The Supplemental Nutrition Assistance Program (SNAP), known as CalFresh in California, provides monthly electronic benefits for food purchases to over 40 million individuals with low incomes across the US. However, SNAP agencies do not typically provide participants with information about food or nutrition. A pilot study was conducted to understand whether a CalFresh agency can send food and nutrition-based text messages, and if so, whether they can be effective. NPI researchers received a grant from the California Department of Food and Agriculture's Specialty Crop Block Grant Program to test the idea. In collaboration with UCSD, ideas42, and the San Diego County Health and Human Services Agency, five monthly SMS text messages in English and Spanish were sent to over 170,000 SNAP households. Each text message contained a link to a website offering additional information on topics including the health benefits of different fruits and vegetables, cost-savings associated with seasonal produce, recipes and tips to reduce food waste. After 5 months, survey respondents showed a significant increase in knowledge about selecting, storing, and preparing fruits and vegetables. Over half of respondents self-reported purchasing and eating more California-grown fruits and vegetables at follow-up and nearly all respondents expressed interest in continuing to receive text messages. The findings suggest that text messages are a promising strategy to provide useful and relevant information on food and nutrition to SNAP participants. The research, published in the Journal of Medical Internet Research, was conducted by Wendi Gosliner, Celeste Felix, Ron Strochlic, and Hannah Thompson from the Nutrition Policy Institute, University of California, Agriculture and Natural Resources; Shana Wright and Blanca Melendrez from the UC San Diego Center for Community Health; Allison Yates-Berg from ideas42; and Hao Tang from Colombia University. Funding for this project was made possible by the U.S. Department of Agriculture's (USDA) Agricultural Marketing Service through grant 19-0001-054. Its contents are solely the responsibility of the authors and do not necessarily represent the official views of the USDA. Additional funding was received from the National Institutes of Health grant UL1TR001442.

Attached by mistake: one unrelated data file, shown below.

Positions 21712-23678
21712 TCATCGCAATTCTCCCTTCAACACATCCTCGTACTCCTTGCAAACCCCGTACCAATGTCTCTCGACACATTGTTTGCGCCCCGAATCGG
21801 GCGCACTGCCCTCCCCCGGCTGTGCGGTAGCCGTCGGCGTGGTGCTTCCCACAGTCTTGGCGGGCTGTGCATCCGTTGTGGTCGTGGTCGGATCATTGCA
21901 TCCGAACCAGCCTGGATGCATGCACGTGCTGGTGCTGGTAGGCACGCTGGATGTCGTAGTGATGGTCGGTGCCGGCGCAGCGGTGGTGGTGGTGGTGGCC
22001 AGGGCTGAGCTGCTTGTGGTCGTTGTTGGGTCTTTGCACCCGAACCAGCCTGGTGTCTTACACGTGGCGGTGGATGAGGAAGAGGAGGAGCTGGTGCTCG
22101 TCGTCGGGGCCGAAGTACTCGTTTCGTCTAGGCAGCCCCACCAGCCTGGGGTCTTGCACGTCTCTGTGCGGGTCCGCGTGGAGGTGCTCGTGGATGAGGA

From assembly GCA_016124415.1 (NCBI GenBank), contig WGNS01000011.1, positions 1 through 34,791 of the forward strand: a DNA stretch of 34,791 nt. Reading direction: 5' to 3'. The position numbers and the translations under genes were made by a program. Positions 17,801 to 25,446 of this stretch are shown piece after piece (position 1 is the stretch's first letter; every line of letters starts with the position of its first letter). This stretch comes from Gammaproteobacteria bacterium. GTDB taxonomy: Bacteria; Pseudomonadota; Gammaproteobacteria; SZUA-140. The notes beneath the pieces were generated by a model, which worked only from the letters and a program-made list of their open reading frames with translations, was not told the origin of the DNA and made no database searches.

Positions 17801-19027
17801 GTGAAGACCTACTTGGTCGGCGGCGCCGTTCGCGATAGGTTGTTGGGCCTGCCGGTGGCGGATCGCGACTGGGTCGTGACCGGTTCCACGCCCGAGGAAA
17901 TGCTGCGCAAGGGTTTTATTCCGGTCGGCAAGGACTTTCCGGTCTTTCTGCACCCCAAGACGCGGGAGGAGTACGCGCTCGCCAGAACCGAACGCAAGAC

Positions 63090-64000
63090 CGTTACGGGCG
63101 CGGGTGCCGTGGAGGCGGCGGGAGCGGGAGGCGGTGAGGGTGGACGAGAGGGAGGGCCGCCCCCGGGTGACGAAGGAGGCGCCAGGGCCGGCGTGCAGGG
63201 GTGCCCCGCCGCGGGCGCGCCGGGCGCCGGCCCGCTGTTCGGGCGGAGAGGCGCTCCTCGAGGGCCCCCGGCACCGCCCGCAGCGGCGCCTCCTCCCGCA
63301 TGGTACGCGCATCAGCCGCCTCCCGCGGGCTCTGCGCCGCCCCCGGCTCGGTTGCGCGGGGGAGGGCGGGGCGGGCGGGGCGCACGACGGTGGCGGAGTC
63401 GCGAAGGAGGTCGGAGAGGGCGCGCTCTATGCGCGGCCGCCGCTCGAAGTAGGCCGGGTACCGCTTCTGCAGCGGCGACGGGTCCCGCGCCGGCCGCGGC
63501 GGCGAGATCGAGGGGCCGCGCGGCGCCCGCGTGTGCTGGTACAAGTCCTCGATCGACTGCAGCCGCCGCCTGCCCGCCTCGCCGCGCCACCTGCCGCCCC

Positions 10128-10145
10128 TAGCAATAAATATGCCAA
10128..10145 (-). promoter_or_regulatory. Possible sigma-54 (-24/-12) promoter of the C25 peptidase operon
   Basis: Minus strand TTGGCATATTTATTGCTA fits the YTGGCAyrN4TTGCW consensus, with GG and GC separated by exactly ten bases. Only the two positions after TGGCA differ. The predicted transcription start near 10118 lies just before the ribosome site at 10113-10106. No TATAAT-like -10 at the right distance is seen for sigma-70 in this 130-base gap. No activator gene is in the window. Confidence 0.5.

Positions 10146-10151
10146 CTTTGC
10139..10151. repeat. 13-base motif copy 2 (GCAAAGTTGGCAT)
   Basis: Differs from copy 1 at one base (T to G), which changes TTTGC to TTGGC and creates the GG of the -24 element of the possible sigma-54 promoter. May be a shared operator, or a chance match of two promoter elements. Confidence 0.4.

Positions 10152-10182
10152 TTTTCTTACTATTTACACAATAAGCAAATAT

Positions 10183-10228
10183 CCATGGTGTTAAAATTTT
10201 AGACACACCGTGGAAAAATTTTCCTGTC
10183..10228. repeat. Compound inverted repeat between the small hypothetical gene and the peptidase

The Supplemental Nutrition Assistance Program Education (SNAP-Ed), known as CalFresh Healthy Living (CFHL) in California, is the largest nutrition education program in the United States. CFHL supports healthy eating and active living in eligible California communities through direct education and policy, systems, and environmental changes, with a large portion of program activities taking place in schools. When the COVID-19 pandemic forced K-12 school closures, school-based in-person CFHL programming was adapted for online delivery. A new study examined the impact of modified CFHL program delivery during COVID-19 on dietary intake and physical activity among students in 47 intervention and 17 comparison schools. Researchers found that participation in CFHL during school closures significantly increased student fruit and vegetable intake. Findings demonstrate the protective effect of comprehensive nutrition and physical activity education programs during emergency social distancing measures. This study, published in the Public Health Nutrition journal, was conducted by Amanda Linares, Kaela Plank, Sridharshi Hewawitharana, and Gail Woodward-Lopez of the Nutrition Policy Institute with funding from the USDA's Supplemental Nutrition Assistance Program Education.